Tips to save you money

March 04, 2005|by Lynn Little

Paying down debt and building savings need not be a dream. The trick is learning to use what you have wisely.

People neglect saving because they don't think they have much to put away. Putting away $10 a month or saving your change every Friday can add up. Skipping one $1 trip to the vending machine every week can save $52. Doing it every day, five days a week, 52 weeks a year, will yield a savings of $260.

Even people who say they can't save money usually can save something. For example: A father enjoyed taking his three children to a convenience store on Saturday mornings for chocolate milk and cinnamon rolls. The outings cost about $15 each week - or $60 a month - and the family began coming up short.

In reviewing their expenses with a financial counselor, the family decided to enjoy chocolate milk and cinnamon rolls purchased for a lower cost at a supermarket. Doing so saved them about $40 a month (or $480 a year) but still allowed the children time with their father.


Here are some tips to help you find ways to save money:

· Identify key expenses, such as a house payment or rent, car payment, insurance, food, medical bills, etc., and pay those bills first.

· Think about short- and long-term goals. Ask yourself: Will you need a new refrigerator this year? New tires for your car?

· Or, do you want to plan a weekend holiday or vacation?

· Identifying needs and goals usually can help people begin to separate needs from wants, which is key to successful money management. Before you buy, ask yourself: Which is more important? An extra sweater or new tires that will provide a safe ride?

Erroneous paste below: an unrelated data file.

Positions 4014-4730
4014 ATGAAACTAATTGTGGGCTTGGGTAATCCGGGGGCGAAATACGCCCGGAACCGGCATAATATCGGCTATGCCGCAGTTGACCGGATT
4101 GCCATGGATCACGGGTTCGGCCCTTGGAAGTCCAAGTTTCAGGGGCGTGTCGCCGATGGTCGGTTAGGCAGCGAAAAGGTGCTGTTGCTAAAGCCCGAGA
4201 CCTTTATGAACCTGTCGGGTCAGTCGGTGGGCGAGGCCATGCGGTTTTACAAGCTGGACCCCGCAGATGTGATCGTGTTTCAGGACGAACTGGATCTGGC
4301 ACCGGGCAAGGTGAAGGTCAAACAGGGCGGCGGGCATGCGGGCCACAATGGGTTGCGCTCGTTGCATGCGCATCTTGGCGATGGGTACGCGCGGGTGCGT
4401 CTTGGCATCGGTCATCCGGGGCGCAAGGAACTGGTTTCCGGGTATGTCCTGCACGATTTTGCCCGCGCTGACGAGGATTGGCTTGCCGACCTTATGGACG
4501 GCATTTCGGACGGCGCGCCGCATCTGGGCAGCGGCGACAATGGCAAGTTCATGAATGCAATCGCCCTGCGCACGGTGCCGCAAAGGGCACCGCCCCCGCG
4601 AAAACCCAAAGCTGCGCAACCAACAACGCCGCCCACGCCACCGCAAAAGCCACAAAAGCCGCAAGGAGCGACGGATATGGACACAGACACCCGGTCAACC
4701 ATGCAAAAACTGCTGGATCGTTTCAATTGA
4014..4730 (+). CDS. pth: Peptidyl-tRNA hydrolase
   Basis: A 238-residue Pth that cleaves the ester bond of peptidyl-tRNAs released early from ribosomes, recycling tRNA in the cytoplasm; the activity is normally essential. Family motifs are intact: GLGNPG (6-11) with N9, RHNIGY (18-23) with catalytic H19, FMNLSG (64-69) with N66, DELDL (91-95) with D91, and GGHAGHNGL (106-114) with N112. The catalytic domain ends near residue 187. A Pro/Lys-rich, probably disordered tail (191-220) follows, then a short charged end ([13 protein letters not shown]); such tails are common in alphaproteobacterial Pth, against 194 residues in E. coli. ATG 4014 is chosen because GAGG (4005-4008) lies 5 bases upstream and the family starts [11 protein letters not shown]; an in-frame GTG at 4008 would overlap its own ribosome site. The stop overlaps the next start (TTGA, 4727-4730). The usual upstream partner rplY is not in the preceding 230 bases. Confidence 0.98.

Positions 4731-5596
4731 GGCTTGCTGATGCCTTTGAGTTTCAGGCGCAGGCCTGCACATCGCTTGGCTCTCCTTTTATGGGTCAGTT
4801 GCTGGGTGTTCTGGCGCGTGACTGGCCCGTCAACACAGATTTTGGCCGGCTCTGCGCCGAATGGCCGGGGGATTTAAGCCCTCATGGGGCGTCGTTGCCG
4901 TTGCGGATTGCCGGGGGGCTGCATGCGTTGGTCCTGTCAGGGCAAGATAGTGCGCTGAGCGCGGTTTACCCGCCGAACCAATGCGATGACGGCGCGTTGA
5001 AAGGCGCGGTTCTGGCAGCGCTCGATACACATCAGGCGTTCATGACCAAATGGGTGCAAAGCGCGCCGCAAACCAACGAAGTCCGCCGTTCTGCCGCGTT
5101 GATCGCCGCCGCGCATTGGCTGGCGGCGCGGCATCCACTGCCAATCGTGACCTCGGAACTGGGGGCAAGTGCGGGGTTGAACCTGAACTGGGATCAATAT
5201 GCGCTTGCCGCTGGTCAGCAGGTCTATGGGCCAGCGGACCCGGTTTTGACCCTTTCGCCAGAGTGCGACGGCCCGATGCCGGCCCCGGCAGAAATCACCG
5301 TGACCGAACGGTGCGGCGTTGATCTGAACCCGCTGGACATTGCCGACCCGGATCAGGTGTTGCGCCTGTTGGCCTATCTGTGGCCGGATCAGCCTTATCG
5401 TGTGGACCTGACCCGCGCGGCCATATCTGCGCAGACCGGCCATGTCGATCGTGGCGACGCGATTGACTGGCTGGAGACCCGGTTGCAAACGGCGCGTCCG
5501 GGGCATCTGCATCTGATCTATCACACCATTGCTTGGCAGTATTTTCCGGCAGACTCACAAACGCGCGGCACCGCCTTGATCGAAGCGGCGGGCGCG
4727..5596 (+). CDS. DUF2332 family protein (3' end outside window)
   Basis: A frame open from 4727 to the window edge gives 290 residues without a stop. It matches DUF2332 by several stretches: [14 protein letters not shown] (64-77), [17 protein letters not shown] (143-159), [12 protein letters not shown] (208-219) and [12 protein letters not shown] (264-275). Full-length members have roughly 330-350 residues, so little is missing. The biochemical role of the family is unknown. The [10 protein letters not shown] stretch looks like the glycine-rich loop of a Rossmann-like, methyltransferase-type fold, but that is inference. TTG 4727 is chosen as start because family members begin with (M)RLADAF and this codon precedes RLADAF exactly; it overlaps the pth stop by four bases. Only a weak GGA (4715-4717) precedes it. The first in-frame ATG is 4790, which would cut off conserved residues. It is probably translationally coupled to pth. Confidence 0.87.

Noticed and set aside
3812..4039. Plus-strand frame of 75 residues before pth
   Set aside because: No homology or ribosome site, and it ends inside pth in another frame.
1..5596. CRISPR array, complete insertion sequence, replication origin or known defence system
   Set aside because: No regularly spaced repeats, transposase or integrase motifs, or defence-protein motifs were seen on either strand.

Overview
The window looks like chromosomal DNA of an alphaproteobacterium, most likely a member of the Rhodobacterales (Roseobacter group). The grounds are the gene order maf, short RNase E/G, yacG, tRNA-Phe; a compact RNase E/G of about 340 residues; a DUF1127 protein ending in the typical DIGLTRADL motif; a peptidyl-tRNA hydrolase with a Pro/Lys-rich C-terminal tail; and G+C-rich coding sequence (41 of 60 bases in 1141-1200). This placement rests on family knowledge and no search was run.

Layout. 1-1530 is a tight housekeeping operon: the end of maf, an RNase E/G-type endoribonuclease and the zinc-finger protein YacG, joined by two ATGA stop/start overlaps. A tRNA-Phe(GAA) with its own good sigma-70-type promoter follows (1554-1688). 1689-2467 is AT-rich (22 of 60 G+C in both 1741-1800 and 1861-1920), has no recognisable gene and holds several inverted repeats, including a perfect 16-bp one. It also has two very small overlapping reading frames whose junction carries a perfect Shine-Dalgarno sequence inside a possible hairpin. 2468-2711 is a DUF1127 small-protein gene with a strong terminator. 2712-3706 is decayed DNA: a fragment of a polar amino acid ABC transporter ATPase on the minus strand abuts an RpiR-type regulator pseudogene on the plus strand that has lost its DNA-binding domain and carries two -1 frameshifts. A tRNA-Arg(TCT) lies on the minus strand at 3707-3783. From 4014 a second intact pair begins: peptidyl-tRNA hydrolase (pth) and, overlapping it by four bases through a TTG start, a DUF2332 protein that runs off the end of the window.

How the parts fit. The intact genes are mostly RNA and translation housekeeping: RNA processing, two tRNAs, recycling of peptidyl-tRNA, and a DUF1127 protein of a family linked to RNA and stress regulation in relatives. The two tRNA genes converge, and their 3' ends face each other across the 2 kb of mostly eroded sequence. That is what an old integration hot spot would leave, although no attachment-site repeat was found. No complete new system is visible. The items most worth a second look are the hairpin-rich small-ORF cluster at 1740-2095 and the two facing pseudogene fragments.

· Stop shopping for recreation to reduce loneliness or boredom. Resolve to shop only when you have a specific need.

· Shop with a list and spend as little time as possible in the store - wandering around can increase the temptation to make unnecessary purchases.

· Leave credit cards at home and carry a small amount of cash. People who shop with a credit card can be tempted to spend more. You might also consider using a debit card that offers the convenience of plastic, but limits spending to what you have in your bank account.

· Pay down balances by paying as much as you can on the card with the highest interest, while also meeting minimum payment requirements on other cards to avoid extra fees.

· Choose direct deposit. You'll save time, and funds usually are available more quickly.

· Make saving a habit. Check to see if your employer offers an automatic payroll deduction to a savings account. If you don't see it, you won't be likely to spend it.

· Set aside money for an emergency fund. Sooner or later, everyone is likely to experience unexpected medical bills, a plumbing problem, a car repair or job loss. To meet such expenses, saving the equivalent of six months' salary is recommended. That might seem an unattainable goal. Start now to set aside funds to meet unexpected expenses. Earmarking tax refunds can jumpstart an emergency fund.

· Make a birthday and holiday gift list, and add in the extras, such as a nephew's wedding in Denver that also will involve travel expenses. Add up estimated costs, divide by 12, and budget for gift and travel expenses monthly. To reduce gift-giving expenses, take advantage of sales, and shop for gifts throughout the year.

"Pay yourself first" is a good rule to follow each time you receive money. Put money aside for savings before spending your income, and you will have a reserve to fall back on when needed.

Lynn F. Little is a family and consumer sciences educator with Maryland Cooperative Extension in Washington County.

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